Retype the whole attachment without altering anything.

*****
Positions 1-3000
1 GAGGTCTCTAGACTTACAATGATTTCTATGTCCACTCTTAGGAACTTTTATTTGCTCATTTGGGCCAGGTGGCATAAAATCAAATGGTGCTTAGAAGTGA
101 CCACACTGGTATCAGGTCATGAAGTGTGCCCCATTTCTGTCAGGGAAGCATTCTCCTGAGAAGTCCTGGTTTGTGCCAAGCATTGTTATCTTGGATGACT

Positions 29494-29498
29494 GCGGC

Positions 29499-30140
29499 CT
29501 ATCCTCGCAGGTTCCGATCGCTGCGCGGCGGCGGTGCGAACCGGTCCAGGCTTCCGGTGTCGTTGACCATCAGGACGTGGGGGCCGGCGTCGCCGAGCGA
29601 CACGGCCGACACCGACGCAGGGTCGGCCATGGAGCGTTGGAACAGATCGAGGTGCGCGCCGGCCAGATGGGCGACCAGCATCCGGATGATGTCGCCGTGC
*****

Positions 1-3000
1 GAGGTCTCTAGACTTACAATGATTTCTATGTCCACTCTTAGGAACTTTTATTTGCTCATTTGGGCCAGGTGGCATAAAATCAAATGGTGCTTAGAAGTGA
101 CCACACTGGTATCAGGTCATGAAGTGTGCCCCATTTCTGTCAGGGAAGCATTCTCCTGAGAAGTCCTGGTTTGTGCCAAGCATTGTTATCTTGGATGACT

Positions 29494-29498
29494 GCGGC

Positions 29499-30140
29499 CT
29501 ATCCTCGCAGGTTCCGATCGCTGCGCGGCGGCGGTGCGAACCGGTCCAGGCTTCCGGTGTCGTTGACCATCAGGACGTGGGGGCCGGCGTCGCCGAGCGA
29601 CACGGCCGACACCGACGCAGGGTCGGCCATGGAGCGTTGGAACAGATCGAGGTGCGCGCCGGCCAGATGGGCGACCAGCATCCGGATGATGTCGCCGTGC